Augustine or Aquinas, probably. Or any book trying to define God. Confessions would do quite nicely. My though process being that everything that tries to prove or make a case for God does so for the primal ''essence'' or phenomenon that permeates through everything in the universe, and takes a primal father role, deserving of reciprocation, it never actually proves about why one specific branch of religion is true. So, to make someone non religious is to try and show them what God is truly meant to be, in purity, without filthy human doctrines attached to it.
i guess you don't understand what i'm talking about here. of course people doubt their belief in religion. that's because it lacks evidence. the ones who convince themselves beyond doubt are the truly devout. "leap to faith" is a meaningless phrase. if you mean the leap from subjective reality into objective reality as being the leap of faith, then all positions are equally faulty and can be dismissed with a wave of relativism. it is the presuppositionalist who takes to the establishment of pure knowledge from a divine source so as to avoid this relativism problem. they are of the understanding that absolute true knowledge is revealed by god.
>if you mean the leap from subjective reality into objective reality as being the leap of faith
no i mean kierkegaard's leap to faith.
exactly. If it doesn't matter and it helps people, why do atheists care so much?
oh yeah because their primary function is feeling superior to other people
>not like, for example, a pope, who must be correct on all counts, otherwise his religion is undermined.
the catholic church has had any number of scoundrels for popes, but that does not undermine the necessity of papal infallibility.
Do some research; infallibility does not mean impeccability. Only when the Pope makes official doctrinal decisions along with the church officials as a whole is it considered infallible. It is also supported in scripture.
Pathetic attempt. I read it just to throw counterargument back at atheists. It's one of those books, written by atheist for atheists so they feel entitled and proud of their religion.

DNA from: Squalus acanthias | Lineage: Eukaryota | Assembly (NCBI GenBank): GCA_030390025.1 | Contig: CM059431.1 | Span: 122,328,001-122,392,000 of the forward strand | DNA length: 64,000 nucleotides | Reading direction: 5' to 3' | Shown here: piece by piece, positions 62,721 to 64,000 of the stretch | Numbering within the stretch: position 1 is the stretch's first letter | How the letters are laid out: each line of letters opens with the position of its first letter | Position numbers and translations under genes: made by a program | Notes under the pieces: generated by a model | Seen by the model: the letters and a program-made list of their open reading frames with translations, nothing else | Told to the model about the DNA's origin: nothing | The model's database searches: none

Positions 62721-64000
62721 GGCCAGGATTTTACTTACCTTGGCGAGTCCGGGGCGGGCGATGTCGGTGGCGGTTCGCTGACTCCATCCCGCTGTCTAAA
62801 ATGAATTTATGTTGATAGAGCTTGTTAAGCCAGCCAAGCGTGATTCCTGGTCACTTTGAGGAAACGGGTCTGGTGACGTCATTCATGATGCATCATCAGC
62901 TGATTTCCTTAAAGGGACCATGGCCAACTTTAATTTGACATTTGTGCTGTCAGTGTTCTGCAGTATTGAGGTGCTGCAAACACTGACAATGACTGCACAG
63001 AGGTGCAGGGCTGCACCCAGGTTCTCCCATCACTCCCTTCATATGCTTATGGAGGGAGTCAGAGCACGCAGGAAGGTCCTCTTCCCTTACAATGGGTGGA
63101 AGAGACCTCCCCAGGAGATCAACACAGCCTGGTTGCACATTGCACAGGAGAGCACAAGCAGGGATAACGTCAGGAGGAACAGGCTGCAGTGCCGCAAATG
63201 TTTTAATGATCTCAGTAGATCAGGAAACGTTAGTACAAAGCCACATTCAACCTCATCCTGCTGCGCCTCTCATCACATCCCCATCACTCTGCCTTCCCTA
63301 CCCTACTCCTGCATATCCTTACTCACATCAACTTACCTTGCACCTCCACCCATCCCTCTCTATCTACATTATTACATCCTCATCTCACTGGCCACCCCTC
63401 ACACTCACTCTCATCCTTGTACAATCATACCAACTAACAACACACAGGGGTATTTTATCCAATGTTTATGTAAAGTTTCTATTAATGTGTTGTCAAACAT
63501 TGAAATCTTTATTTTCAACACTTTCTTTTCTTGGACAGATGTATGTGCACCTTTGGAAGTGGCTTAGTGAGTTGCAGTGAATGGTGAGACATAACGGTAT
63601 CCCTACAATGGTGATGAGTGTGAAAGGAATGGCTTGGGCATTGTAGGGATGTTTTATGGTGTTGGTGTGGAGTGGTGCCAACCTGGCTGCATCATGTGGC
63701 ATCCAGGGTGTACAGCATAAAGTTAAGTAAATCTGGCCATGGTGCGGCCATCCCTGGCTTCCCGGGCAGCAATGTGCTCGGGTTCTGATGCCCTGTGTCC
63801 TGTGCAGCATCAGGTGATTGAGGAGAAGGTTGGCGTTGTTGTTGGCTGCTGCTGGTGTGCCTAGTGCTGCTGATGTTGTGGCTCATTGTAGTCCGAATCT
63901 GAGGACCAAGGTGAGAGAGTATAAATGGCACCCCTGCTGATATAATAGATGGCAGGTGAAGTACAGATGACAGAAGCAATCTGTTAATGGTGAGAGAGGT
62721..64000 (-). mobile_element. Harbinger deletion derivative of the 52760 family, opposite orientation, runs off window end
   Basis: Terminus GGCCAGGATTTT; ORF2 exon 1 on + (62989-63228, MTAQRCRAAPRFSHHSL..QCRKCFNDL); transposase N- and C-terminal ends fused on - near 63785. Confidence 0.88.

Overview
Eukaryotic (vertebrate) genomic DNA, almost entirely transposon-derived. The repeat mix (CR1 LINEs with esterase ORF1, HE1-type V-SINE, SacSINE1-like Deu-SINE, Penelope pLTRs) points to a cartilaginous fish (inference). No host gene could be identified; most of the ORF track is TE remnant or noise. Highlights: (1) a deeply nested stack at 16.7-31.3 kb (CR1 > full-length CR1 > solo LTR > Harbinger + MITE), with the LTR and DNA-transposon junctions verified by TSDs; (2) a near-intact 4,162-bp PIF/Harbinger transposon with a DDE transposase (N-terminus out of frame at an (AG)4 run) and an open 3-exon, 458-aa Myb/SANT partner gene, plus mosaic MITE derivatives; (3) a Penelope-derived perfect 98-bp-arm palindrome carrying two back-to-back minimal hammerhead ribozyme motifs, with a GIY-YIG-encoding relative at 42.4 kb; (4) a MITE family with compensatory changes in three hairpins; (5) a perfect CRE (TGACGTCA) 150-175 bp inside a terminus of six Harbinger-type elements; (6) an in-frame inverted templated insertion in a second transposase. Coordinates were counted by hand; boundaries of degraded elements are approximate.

The God Delusion. I was raised Catholic, went to Catholic school, had communion, was confirmed, believed in God, prayed every night, and was thinking about joining the priesthood, until one day when I was 17 I saw Dawkins debate a theist on one of the news channels and I instantly saw how foolish I'd been to believe a collection of ancient myths was the word of the universe's creator. I've never gotten around to reading Dawkins's book, but I didn't need to. That news segment was enough. I'm now a proud atheist and a tireless promoter of atheists' rights in my largely religious community.
Children are indoctrinated by design. They'll inevitably form beliefs based on their exposure, culture is no different. Parents may as well instill their beliefs in those they have worked to beget, it's not inherently a sinister thing.
>thinks that there is no evidence that conflicts specific religious claims and can be used to discredit the belief in various religions
>lacking belief requires faith
eat trash fucking shitposting retard fuckwits every fucking day with this same fucking christian shitposting jesus christ just kill yourself you world-hating nihilist eschatological fuck-grenades
>What would be the ONE BOOK you would show to a religious person to make them not religious
Probably the gospel of Matthew, chapter 23 in particular. Any of the words of Jesus in general though.
Cannibals and Kings by Marvin Harris. It's what made me an atheist. Understanding the mechanisms that drive the evolution of regional religious practices, it kind of shatters the illusion. Like how I can't really enjoy video games anymore after learning programming. I know that all the interactions are scripted, regardless of what the player says or does. No more magic, no more mystery. I'd actually prefer things the way they were before, but one can never return to ignorance after seeing the light.